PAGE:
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      Human Mesenchymal Stem Cells Protect Human Islets from Pro-Inflammatory Cytokines


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          Transplantation of human islets is an attractive alternative to daily insulin injections for patients with type 1 diabetes. However, the majority of islet recipients lose graft function within five years. Inflammation is a primary contributor to graft loss, and inhibiting pro-inflammatory cytokine activity can reverse inflammation mediated dysfunction of islet grafts. As mesenchymal stem cells (MSCs) possess numerous immunoregulatory properties, we hypothesized that MSCs could protect human islets from pro-inflammatory cytokines. Five hundred human islets were co-cultured with 0.5 or 1.0×10 6 human MSCs derived from bone marrow or pancreas for 24 hours followed by 48 hour exposure to interferon-γ, tumor necrosis factor-α and interleukin 1β. Controls include islets cultured alone (± cytokines) and with human dermal fibroblasts (± cytokines). For all conditions, glucose stimulated insulin secretion (GSIS), total islet cellular insulin content, islet β cell apoptosis, and potential cytoprotective factors secreted in the culture media were determined. Cytokine exposure disrupted human islet GSIS based on stimulation index and percentage insulin secretion. Conversely, culture with 1.0×10 6 bMSCs preserved GSIS from cytokine treated islets. Protective effects were not observed with fibroblasts, indicating that preservation of human islet GSIS after exposure to pro-inflammatory cytokines is MSC dependent. Islet β cell apoptosis was observed in the presence of cytokines; however, culture of bMSCs with islets prevented β cell apoptosis after cytokine treatment. Hepatocyte growth factor (HGF) as well as matrix metalloproteinases 2 and 9 were also identified as putative secreted cytoprotective factors; however, other secreted factors likely play a role in protection. This study, therefore, demonstrates that MSCs may be beneficial for islet engraftment by promoting cell survival and reduced inflammation.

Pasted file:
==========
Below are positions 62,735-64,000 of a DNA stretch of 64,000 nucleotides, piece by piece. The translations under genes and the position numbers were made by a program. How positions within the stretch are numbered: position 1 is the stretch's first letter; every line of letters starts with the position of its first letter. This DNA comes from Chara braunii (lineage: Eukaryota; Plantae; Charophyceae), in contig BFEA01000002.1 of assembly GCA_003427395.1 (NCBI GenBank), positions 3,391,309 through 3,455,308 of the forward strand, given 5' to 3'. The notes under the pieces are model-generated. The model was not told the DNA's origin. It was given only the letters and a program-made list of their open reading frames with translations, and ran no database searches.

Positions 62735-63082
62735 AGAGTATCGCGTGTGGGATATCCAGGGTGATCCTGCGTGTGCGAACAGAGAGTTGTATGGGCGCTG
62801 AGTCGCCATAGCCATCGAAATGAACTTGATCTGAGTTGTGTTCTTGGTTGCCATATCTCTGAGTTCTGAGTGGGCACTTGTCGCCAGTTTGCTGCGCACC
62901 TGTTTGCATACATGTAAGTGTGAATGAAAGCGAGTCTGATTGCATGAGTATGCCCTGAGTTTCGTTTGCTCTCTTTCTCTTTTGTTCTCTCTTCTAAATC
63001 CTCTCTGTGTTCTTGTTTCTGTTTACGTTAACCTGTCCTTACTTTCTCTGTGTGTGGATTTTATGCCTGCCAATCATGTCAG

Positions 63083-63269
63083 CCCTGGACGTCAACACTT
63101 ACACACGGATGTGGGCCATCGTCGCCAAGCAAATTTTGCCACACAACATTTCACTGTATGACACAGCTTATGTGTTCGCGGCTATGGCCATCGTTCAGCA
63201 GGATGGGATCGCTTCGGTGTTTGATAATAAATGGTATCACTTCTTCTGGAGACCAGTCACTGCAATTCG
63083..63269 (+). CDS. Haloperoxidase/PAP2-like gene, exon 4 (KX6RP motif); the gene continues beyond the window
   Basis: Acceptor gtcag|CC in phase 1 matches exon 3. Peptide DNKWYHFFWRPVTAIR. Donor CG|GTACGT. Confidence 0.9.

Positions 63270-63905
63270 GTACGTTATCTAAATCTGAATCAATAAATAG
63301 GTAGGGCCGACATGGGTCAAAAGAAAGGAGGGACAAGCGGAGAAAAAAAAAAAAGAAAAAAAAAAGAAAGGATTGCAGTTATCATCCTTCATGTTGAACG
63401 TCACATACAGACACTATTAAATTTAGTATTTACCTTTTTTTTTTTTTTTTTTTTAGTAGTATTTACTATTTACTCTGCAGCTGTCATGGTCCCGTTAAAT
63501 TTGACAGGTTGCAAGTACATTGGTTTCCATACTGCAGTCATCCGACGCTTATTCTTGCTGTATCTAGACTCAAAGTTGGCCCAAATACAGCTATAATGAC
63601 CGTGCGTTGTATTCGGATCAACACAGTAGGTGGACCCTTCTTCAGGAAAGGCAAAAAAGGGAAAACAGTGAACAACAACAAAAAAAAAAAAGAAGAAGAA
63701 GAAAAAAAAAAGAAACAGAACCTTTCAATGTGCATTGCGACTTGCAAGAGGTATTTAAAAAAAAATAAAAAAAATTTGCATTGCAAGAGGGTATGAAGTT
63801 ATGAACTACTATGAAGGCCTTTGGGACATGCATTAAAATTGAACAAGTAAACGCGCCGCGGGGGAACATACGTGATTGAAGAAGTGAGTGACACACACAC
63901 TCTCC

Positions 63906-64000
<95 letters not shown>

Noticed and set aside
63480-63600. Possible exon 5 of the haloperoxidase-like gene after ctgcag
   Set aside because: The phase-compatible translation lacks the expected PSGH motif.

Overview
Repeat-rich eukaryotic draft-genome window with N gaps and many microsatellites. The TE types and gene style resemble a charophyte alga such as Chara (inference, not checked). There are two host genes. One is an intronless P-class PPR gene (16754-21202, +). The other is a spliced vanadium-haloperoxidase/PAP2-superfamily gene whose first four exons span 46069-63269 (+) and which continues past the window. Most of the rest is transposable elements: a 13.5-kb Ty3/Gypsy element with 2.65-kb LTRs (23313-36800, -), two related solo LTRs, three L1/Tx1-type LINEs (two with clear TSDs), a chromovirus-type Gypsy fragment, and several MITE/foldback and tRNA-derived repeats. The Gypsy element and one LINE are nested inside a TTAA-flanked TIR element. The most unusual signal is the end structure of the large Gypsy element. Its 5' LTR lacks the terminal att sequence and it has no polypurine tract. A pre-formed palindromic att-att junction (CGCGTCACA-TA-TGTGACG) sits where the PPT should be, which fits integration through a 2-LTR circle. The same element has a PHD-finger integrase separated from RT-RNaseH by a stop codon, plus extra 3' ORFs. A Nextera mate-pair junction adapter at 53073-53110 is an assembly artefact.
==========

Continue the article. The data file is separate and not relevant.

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          Five-year follow-up after clinical islet transplantation.